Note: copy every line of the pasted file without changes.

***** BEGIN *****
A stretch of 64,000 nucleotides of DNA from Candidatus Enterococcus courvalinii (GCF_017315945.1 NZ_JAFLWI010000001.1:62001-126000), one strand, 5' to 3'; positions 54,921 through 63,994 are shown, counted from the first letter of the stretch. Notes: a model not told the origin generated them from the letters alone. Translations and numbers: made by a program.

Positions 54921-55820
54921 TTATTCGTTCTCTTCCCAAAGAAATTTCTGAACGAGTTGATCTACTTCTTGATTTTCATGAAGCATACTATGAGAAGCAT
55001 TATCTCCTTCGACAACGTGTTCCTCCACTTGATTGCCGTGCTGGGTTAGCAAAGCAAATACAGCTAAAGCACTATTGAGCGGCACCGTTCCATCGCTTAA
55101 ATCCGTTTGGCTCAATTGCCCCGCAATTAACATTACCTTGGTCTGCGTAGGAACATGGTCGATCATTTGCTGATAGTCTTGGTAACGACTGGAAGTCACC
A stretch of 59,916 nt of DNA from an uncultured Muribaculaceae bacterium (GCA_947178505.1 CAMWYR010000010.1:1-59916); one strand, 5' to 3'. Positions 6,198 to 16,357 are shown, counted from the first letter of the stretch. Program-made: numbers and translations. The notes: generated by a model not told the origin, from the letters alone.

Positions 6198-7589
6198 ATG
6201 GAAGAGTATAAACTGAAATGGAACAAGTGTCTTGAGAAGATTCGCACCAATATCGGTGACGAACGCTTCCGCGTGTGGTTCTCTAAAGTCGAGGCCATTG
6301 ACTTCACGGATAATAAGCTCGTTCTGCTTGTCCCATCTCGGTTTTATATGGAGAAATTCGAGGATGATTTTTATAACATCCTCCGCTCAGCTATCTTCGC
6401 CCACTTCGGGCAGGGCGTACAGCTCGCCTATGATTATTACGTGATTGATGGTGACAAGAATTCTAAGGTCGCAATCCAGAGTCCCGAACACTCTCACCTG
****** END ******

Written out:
A stretch of 64,000 nucleotides of DNA from Candidatus Enterococcus courvalinii (GCF_017315945.1 NZ_JAFLWI010000001.1:62001-126000), one strand, 5' to 3'; positions 54,921 through 63,994 are shown, counted from the first letter of the stretch. Notes: a model not told the origin generated them from the letters alone. Translations and numbers: made by a program.

Positions 54921-55820
54921 TTATTCGTTCTCTTCCCAAAGAAATTTCTGAACGAGTTGATCTACTTCTTGATTTTCATGAAGCATACTATGAGAAGCAT
55001 TATCTCCTTCGACAACGTGTTCCTCCACTTGATTGCCGTGCTGGGTTAGCAAAGCAAATACAGCTAAAGCACTATTGAGCGGCACCGTTCCATCGCTTAA
55101 ATCCGTTTGGCTCAATTGCCCCGCAATTAACATTACCTTGGTCTGCGTAGGAACATGGTCGATCATTTGCTGATAGTCTTGGTAACGACTGGAAGTCACC
A stretch of 59,916 nt of DNA from an uncultured Muribaculaceae bacterium (GCA_947178505.1 CAMWYR010000010.1:1-59916); one strand, 5' to 3'. Positions 6,198 to 16,357 are shown, counted from the first letter of the stretch. Program-made: numbers and translations. The notes: generated by a model not told the origin, from the letters alone.

Positions 6198-7589
6198 ATG
6201 GAAGAGTATAAACTGAAATGGAACAAGTGTCTTGAGAAGATTCGCACCAATATCGGTGACGAACGCTTCCGCGTGTGGTTCTCTAAAGTCGAGGCCATTG
6301 ACTTCACGGATAATAAGCTCGTTCTGCTTGTCCCATCTCGGTTTTATATGGAGAAATTCGAGGATGATTTTTATAACATCCTCCGCTCAGCTATCTTCGC
6401 CCACTTCGGGCAGGGCGTACAGCTCGCCTATGATTATTACGTGATTGATGGTGACAAGAATTCTAAGGTCGCAATCCAGAGTCCCGAACACTCTCACCTG